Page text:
Picasso's "Girl Before a Mirror" and a GAN interpretation.

Picasso's "Girl Before a Mirror" and a GAN interpretation.

  • AGI research investments are hard to justify: even if we reached AGI how could we possibly monetize it? I know this seems a nonsense question, that thousands of examples come to mind: selling business personal assistants, sex robots, lawyers, personal trainers and more generally consultant in any field one could imagine. The problem is: whatever one could imagine there could probably be a cheaper and quicker way to do it using easier narrow AI than developing the whole complex AGI. This is why narrow AI is progressing but no one really cares that much about AGI outside of big corporations and academic institutions. This is also why most AI experts, including Ray Kurzweil, nowadays believes that AGI will just emerge on its own at a certain point from narrow Artificial Intelligence as that increases its levels of sophistication.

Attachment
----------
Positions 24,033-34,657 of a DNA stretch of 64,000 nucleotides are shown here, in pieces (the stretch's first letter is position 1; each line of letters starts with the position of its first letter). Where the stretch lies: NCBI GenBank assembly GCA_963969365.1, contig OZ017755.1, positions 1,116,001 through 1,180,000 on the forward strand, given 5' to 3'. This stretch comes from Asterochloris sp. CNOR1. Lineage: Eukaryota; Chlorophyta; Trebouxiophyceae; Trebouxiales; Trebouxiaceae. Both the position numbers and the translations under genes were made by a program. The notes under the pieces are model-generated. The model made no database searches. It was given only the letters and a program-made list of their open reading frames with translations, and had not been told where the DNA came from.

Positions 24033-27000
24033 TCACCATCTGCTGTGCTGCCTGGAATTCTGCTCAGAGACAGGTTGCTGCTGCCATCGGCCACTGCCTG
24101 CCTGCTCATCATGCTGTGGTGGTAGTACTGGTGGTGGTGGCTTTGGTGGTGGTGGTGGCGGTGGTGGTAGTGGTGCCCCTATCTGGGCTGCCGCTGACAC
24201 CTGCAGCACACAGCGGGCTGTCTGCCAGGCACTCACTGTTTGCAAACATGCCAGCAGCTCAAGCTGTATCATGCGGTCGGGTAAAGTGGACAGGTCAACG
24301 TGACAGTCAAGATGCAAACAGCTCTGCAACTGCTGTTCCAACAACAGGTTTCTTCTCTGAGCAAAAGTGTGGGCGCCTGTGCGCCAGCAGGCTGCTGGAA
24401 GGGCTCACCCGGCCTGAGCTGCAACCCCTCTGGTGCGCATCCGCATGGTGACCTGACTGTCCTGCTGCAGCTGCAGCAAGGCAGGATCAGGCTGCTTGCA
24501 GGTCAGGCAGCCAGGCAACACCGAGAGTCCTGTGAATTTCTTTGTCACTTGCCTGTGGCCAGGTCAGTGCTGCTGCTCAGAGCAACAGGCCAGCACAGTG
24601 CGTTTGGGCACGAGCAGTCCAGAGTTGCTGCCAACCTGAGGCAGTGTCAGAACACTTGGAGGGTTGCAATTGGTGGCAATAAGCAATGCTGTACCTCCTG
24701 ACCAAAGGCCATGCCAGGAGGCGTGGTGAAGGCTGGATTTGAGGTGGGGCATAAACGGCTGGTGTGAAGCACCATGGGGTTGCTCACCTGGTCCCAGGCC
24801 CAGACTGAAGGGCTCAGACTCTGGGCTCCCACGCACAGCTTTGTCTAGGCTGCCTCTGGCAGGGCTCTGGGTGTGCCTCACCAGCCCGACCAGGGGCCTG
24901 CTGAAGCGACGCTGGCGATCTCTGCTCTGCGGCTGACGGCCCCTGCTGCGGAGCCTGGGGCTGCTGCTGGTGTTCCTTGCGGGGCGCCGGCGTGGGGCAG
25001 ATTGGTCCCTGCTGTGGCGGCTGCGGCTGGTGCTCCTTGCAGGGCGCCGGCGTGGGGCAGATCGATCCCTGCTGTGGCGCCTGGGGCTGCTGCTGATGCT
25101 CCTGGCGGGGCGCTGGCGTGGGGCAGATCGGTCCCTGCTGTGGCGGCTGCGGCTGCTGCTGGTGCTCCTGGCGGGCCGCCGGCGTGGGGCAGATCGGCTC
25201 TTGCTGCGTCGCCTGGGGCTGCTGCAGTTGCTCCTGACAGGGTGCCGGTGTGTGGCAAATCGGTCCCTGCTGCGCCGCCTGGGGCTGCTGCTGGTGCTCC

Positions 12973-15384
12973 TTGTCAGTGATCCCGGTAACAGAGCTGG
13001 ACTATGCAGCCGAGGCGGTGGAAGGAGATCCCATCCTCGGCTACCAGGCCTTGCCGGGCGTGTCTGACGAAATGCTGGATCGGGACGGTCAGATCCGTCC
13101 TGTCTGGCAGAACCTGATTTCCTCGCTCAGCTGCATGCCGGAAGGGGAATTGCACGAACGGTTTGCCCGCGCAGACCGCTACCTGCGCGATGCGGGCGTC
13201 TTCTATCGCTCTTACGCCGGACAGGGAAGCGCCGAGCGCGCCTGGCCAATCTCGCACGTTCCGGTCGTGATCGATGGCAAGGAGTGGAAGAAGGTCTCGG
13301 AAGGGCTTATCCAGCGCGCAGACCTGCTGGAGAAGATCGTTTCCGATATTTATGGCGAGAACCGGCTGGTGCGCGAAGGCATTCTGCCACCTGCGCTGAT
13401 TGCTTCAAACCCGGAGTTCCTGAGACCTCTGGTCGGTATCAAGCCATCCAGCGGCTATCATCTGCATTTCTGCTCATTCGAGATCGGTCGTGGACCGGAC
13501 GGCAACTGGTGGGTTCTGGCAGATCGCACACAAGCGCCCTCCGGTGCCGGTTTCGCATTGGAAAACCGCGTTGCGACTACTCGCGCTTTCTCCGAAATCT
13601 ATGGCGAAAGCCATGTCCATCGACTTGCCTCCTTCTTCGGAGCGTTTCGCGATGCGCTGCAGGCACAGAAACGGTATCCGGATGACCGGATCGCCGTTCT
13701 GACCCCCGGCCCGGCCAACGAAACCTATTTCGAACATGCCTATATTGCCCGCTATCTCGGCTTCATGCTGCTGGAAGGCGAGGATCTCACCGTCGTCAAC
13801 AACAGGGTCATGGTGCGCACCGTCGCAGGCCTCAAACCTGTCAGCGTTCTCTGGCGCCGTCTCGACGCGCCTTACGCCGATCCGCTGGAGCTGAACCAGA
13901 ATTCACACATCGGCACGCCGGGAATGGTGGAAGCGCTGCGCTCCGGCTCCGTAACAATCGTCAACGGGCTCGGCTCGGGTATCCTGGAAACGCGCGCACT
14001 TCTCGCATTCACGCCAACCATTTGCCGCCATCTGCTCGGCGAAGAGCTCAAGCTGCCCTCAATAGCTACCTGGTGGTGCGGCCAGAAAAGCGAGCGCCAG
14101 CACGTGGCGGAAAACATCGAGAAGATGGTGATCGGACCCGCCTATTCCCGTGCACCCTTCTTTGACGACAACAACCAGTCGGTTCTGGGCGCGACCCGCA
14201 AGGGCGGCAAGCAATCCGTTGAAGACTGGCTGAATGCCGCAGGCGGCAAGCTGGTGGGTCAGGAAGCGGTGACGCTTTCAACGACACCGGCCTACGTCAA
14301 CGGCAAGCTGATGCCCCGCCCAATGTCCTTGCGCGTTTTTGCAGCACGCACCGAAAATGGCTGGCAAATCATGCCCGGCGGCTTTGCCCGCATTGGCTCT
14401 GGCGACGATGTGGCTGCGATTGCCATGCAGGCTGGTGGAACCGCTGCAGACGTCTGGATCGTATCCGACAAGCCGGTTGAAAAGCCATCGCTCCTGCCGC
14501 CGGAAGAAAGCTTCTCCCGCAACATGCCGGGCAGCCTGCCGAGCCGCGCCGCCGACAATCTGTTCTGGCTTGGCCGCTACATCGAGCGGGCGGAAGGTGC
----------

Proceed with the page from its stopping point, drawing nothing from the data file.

• Investments in AI go on in fits and starts: anyone who knows a minimum of AI history knows the concept of "AI winter" because this cycle and recycling of enthusiasms followed by disappointments has been repeated many times over the decades. This is how it works: suddenly a new progress is achieved, often in a specific area previously defined as incapable of further progress, therefore the uproar arises, hence the enthusiasm and the desire to invest again in AI: academies and departments of R&D of large companies, new startups, all start focusing on the new evolution and investors fill with big money anyone who works with this evolution. We have witnessed this phenomenon for many years now with Deep Learning, and for a while also with chatbots. What happens next? That after a while everyone fall on the Earth again. The limits of that innovation emerge punctually, realism returns to dominate, soon followed by genuine disappointment and the sudden counter-race to disinvestments: welcome new AI winter. This is starting to happen again today according to the sentiment of some of the most expert AI researchers around the world.